Long term weather forecasts from the National Weather Service offer hope for at least a chance of decent weather during the 2009 growing season, according to Extension climatologist Elwynn Taylor. He says La Niña is still in place, but may disappear or weaken by April.

Rich Pope says spring planting and field work are not too far away. He reports that Iowa State University Extension specialists are gearing up for the new season.

Robert Wisner says ethanol plants are experiencing an economic crisis as corn prices and crude oil prices decline.

Consider Frost Seeding or Interseeding Pastures This Spring

By Stephen Barnhart, Department of Agronomy

Producers wanting to add to or improve forage in their existing pastures should consider using either the frost seeding method in February and early March, or interseeding in later spring months.
 
The frost seeding method involves spreading forage seed on existing pastures during the late winter or very early spring while the ground is still frozen. Freeze-thaw cycles, with help from early spring rains, then provide shallow coverage of the seed.
 
Frost seeding is the easiest method producers have to add new forage grasses or legumes to their pasture, and is likely the least expensive method.
 
To increase this method’s success, one should spread seed on the thinnest pasture sod areas first and on areas where bare soil has been exposed due to heavy grazing or disturbance.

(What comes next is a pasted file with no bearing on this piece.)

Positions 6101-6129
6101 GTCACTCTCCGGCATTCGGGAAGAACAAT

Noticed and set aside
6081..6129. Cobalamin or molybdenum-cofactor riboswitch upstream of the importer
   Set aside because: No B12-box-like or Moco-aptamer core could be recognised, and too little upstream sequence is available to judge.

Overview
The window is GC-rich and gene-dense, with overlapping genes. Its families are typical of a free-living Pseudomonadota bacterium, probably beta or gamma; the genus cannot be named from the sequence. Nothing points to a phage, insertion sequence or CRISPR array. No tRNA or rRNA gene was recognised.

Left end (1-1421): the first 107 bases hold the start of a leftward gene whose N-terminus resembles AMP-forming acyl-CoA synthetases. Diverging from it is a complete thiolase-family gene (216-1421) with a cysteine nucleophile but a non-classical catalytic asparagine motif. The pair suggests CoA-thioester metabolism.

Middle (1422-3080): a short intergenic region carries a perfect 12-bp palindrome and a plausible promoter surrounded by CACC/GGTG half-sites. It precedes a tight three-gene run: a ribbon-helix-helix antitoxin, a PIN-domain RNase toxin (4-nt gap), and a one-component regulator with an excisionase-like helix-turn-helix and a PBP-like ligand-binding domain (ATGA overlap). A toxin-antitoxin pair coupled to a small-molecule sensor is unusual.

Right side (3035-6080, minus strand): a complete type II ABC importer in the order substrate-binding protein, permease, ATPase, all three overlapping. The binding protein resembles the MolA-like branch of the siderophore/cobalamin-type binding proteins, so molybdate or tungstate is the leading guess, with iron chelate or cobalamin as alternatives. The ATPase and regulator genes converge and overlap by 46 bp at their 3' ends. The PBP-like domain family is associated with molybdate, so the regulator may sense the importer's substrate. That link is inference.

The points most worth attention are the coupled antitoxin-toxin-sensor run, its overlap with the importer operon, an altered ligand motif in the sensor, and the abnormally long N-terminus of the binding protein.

One common misconception about frost seeding is that spreading the seed on top of snow works best. The goal of frost seeding is to get seed on bare soil.  This is more effectively and safely done without snow cover.
 
Red clover has been the forage species of choice in Iowa for frost seeding. Other legumes, such as white clover, birdsfoot trefoil and alfalfa also can be frost seeded but with less success than red clover. In general, frost seeding does not work as well with grasses.
 
Research has found that following a few steps will improve the success of frost seeding.  See Iowa State University Extension PM 856 - Improving Pasture by Frost Seeding for suggested seeding rates and guidelines. 
 
Interseeding offers an opportunity for improving pasture productivity too.  Interseeding involves using a no-till drill to aid in the incorporation of a legume or a more productive grass into an existing pasture sod. Interseeding is normally done from mid-March through early May, when soil moisture and temperature are more suitable for rapid seedling establishment.